Cree elder woman, Whapmagoostui (Hudson Bay near James Bay), 1993. She is protesting theflooding of Cree territory for hydroelectric dams. Photograph by Orin Langelle.
Cree elder woman, Whapmagoostui (Hudson Bay near James Bay), 1993. She is protesting theflooding of Cree territory for hydroelectric dams. Photograph by Orin Langelle.

Ecology & Environment: Activist and Photographer Orin Langelle

by / Mar. 31, 2015 2pm EST

Orin Langelle: Struggles For Justice:
Forests, Land and Human Rights—Late 80s to Late 90s

¡Buen Vivir! Gallery / 148 Elmwood Avenue
April 3, 2015, 7-9pm / Opening Reception / Music by David Adamczyk.

Orin Langelle is a photojournalist with a life history of working on environmental and social justice issues in the Americas and throughout the world. His early engagements with activism stemmed from the war in Vietnam and the 1968 Democratic National Convention in Chicago. The police riot against anti-war protestors at that convention was a spark that lit the torch that is Langelle. Since then he has dedicated his life to campaigns for, among other things, forest protection, indigenous rights, and Central American resistance to the North American Free Trade Agreement (NAFTA). In 1994 he was welcomed as one of the few non-indigenous individuals by the Zapatistas in Chiapas, Mexico when they rose up in 1994 against NAFTA, declaring it to be a “death sentence for the indigenous peoples of Mexico.” 

His personal philosophy is built on challenging the corporatization of policy agenda by governments, corporations, and the economic elite that they represent. He characterizes globalized economic development schemes—promoted as solutions to poverty, economic discrepancy, and climate change—as “false solutions.”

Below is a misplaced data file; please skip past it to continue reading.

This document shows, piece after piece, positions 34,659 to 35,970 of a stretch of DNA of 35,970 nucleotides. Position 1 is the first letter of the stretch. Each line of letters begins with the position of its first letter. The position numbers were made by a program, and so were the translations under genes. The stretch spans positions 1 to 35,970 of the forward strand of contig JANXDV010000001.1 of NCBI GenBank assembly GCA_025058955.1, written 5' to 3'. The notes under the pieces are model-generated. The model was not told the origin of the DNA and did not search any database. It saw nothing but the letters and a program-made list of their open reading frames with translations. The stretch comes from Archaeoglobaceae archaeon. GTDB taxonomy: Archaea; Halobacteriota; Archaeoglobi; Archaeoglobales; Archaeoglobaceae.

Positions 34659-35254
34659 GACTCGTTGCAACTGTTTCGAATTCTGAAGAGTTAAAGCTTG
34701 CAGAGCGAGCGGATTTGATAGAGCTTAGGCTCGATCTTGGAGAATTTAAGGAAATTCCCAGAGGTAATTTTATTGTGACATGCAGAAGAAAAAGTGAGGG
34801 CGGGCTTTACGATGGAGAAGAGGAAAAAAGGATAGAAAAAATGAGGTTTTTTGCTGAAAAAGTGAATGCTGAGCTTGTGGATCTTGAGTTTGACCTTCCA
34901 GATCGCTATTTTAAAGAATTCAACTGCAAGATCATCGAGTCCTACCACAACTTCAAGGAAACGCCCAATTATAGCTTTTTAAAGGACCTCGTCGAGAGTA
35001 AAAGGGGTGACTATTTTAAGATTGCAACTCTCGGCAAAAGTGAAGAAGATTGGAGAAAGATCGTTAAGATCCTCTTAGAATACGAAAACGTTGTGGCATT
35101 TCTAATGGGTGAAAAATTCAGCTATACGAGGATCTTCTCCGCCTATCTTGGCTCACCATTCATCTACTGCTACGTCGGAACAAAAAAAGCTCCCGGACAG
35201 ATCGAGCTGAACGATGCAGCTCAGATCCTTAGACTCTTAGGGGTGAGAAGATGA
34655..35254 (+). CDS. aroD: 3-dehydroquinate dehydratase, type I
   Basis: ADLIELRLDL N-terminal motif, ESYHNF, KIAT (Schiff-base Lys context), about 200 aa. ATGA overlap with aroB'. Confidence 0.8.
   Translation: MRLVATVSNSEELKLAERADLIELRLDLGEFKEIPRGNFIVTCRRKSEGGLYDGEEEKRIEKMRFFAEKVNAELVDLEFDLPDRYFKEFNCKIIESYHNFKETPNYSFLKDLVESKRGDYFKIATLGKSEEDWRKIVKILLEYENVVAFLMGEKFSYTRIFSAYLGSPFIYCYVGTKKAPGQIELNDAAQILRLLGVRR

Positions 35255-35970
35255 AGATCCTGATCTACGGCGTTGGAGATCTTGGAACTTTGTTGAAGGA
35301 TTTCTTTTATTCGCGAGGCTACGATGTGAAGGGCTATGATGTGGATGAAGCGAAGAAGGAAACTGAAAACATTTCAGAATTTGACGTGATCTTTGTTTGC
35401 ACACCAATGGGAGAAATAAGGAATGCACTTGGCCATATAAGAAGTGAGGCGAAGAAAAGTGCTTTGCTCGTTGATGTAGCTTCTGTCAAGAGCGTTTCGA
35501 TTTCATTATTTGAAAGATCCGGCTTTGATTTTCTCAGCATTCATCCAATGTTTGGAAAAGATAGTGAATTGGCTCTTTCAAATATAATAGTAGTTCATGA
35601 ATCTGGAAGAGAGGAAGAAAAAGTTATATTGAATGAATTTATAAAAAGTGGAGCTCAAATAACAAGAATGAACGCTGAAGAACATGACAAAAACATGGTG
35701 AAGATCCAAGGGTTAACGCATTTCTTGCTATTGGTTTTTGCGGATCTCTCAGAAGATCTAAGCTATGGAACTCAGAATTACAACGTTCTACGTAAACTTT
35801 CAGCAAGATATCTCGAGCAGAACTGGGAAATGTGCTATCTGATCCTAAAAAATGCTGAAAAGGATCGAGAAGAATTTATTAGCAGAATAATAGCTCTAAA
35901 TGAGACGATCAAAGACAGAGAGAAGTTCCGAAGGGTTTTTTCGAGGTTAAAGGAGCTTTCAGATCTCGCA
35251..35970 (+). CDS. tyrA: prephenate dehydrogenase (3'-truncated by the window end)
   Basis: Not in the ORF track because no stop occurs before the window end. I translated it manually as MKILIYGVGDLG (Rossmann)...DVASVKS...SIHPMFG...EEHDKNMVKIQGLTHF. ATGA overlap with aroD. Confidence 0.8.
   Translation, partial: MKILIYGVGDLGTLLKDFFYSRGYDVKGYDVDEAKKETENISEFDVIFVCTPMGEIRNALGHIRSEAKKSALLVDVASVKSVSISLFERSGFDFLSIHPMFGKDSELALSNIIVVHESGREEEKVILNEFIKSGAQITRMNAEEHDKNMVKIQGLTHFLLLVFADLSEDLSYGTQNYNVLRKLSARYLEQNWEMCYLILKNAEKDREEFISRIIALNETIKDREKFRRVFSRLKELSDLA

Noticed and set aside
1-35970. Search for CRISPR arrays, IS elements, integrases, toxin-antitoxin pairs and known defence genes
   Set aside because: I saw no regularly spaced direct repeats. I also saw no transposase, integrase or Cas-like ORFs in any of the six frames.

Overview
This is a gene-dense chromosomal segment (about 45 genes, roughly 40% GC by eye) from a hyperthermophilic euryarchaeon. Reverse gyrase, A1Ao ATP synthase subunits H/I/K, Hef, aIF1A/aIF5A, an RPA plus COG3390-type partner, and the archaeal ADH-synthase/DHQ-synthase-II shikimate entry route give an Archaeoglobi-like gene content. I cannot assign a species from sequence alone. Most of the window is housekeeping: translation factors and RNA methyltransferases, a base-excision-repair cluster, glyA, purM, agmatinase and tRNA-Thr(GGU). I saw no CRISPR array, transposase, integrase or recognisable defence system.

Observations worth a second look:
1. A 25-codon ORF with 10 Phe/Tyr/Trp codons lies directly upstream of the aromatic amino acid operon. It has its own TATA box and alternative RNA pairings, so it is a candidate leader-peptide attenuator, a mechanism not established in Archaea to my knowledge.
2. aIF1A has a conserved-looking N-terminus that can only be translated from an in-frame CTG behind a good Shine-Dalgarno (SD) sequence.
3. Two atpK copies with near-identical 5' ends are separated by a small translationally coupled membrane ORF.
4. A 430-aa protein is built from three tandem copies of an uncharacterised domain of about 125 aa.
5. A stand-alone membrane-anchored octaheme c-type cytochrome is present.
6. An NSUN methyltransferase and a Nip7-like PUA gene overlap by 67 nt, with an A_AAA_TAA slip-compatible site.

He and his life partner Anne Petermann are the founders of Global Justice Ecology Project (GJEP), of which Anne is the executive director and Orin is the board chair. GJEP is a Buffalo-based organization that is dedicated to promoting system change through exploring the root causes of social injustice, ecological destruction, and economic domination. GJEP is also the home of the international Campaign to STOP Genetically Engineered Trees and BiofuelWatch.

Langelle and Petermann are the driving force behind the GJEP publication The Green Shock Doctrine. The publication is a profound critical analysis of how capitalism and the markets have brought the planet to the brink of an abyss.

¡Buen Vivir! Gallery, which Langelle curates, is located at the offices of GJEP at 148 Elmwood Avenue in Allentown. A new exhibit is opening on Friday, April 3, to coincide with the Allentown Association’s First Fridays Gallery Walk.

This is the second ¡Buen Vivir! exhibit since the gallery opened last October. The first was titled Climate Change: Faces, Places, & Protest. The new exhibit is titled Struggles For Justice: Forests, Land and Human Rights—Late 80s to Late 90s. It consists of photos that “document the efforts of people on the front lines of campaigns to stop social and ecological injustice.

The new exhibit is dedicated to Langelle and Petermann’s longtime friend, the activist Judi Bari. Bari worked to stop the logging of the ancient redwoods in northern California. She was one of the founders of Earth First. She brought together workers and environmental activists by demonstrating that they and the redwoods that they depended upon were being exploited by the timber industry. In May 1990, a pipe bomb exploded under her seat as she traveled to a demonstration to stop the clear-cutting of redwoods, causing severe injuries to her and her passenger, Darryl Cherney. While in her hospital bed, she was arrested by the FBI and charged with transporting explosives. The FBI claimed that she bombed herself. Bari passed away in 1997 from breast cancer. Her estate sued the FBI after her death. In 2002 Bari’s estate and Cherney were awarded $4.4 million by a federal jury that determined that six FBI and Oakland Police officers tried to frame them in an effort to crush Earth First.